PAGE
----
At this point I realized I'd been eating a lot of fish and I had to remind myself that there are other protein sources to be had. The crab cake was a frozen variety on sale; nothing spectacular but perfectly respectable, and great with the tartar sauce.

America's Test Kitchen Cooking for Two 2012 was the base for this recipe, but I didn't have any sweet pickle relish, so I made do with what I had, and it was still really, really good:

Tartar sauce is one of those things people tend to just buy, but it's really simple to make--plus it cuts down on the number of bottles in your fridge if you make it.

Tartar Sauce

1/3 cup light mayo
1 tablespoon chopped sweet pickle
1 1/2 teaspoons capers, rinsed
1 teaspoon white wine vinegar
1/4 teaspoon Worcestershire sauce
1/4 teaspoon pepper
Salt to taste

Mix all ingredients. Serve.

Servings: About 3.

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Wednesday, August 13, 2014

Laptop Lunches #144

Black plum slices, small tomatoes stuffed with salmon salad, curried rice salad (The Dinner Doctor), and a stuffed egg. (Or two, depending on how you define stuffed egg. Is it the half, or the whole?)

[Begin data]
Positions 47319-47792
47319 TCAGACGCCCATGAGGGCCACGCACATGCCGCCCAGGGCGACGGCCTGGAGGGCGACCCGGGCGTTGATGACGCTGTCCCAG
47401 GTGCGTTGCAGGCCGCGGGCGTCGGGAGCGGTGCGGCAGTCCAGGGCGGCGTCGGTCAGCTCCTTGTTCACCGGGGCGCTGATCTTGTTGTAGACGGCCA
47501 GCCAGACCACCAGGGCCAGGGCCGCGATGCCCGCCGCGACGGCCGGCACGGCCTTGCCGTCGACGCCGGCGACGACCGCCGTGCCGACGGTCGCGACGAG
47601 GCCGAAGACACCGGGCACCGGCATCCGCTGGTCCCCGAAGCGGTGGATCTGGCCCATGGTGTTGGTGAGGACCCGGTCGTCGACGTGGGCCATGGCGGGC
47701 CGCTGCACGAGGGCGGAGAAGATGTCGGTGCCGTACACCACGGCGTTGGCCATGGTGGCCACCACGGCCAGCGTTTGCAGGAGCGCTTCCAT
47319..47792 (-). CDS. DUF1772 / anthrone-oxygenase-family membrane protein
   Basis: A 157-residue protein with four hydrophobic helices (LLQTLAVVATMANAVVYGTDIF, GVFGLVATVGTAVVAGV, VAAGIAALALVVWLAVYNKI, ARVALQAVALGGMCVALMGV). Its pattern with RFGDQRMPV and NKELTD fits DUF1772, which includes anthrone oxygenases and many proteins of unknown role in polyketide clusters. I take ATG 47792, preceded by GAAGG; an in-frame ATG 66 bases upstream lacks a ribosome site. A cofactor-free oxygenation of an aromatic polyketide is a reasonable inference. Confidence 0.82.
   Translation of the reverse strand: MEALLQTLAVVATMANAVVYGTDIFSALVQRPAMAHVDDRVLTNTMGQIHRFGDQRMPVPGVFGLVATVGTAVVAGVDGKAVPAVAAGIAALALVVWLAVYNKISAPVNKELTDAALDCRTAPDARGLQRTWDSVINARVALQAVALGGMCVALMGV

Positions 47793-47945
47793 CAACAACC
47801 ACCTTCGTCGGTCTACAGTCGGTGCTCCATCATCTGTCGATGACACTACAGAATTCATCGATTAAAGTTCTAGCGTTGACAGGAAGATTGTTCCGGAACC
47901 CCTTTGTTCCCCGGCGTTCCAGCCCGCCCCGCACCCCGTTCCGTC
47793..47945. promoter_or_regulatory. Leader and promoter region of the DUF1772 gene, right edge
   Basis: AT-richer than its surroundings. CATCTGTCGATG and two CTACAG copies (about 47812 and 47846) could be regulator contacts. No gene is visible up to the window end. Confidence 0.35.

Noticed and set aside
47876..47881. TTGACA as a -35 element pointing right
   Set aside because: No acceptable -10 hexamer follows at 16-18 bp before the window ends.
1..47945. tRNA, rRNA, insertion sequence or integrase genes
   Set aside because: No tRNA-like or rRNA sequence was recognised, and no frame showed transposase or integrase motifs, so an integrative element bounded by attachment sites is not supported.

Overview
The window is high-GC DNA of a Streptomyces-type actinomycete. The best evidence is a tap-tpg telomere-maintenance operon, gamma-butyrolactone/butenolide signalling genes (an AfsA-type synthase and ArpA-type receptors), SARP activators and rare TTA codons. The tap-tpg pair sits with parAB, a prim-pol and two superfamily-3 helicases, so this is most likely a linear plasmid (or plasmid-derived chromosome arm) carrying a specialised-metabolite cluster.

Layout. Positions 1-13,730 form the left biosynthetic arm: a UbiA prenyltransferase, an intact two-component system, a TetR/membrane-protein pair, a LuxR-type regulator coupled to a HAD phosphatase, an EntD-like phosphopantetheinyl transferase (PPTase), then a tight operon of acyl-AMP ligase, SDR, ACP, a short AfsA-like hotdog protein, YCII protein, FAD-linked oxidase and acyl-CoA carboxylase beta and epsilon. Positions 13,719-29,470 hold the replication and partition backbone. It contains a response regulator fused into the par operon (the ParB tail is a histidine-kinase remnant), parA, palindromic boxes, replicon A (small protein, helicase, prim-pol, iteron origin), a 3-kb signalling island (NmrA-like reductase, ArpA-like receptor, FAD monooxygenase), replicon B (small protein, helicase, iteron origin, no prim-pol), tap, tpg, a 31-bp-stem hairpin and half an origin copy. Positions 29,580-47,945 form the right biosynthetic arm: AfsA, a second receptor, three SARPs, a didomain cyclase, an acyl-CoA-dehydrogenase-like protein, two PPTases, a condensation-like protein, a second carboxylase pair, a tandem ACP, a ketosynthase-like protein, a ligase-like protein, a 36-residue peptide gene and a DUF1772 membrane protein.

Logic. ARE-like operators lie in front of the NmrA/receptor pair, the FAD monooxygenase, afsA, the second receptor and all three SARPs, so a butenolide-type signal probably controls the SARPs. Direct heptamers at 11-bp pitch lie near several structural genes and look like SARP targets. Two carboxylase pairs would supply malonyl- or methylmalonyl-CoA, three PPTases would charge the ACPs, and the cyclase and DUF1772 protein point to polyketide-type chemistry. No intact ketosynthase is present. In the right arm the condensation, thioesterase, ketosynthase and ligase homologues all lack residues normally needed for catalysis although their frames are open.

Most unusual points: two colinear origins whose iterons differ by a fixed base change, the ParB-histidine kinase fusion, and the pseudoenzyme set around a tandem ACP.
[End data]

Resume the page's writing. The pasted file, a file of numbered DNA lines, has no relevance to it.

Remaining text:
I must apologize for this crooked photo; I rushed back to take this picture after I realized I'd forgotten the almond topping on the rice salad, and was apparently in too much of a hurry to frame it properly.

The stuffed tomatoes technique is one I've used before; there is a tutorial here. The salmon salad recipe is the same one used to stuff the avocado yesterday. These were really very good!

This salad was a new one for me. Supposedly you can eat it hot or cold. Hot, though, it is vile. I was really worried, but cold it was actually pretty good. It's a weird combination of things, however, and I am on the fence about some of the ingredients. Essentially, it consists of Rice-a-Roni in a spiced mayo with jarred artichoke hearts, scallions, and green olives, topped with toasted almonds. (Wow, did that look strange typed out.) Mostly it is the olives I find really odd in this one. I doubt I'll make this particular rice salad again, but I'll keep experimenting and figure out what I like in the realm of rice salads; I don't think I've ever made one before this. Do you have a rice salad recipe you'd recommend?

Tuesday, August 12, 2014

Laptop Lunches #143

Sesame seaweed snacks, nectarine chunks with kiwi, a salmon salad stuffed avocado (recipe below), and chunks of tomato.

The seaweed snacks did not belong with this meal; all while I ate them I was desperate for some rice. But they were good! I will look forward to pairing them with rice at a later time. I tried a new thing, and it worked out--always exciting.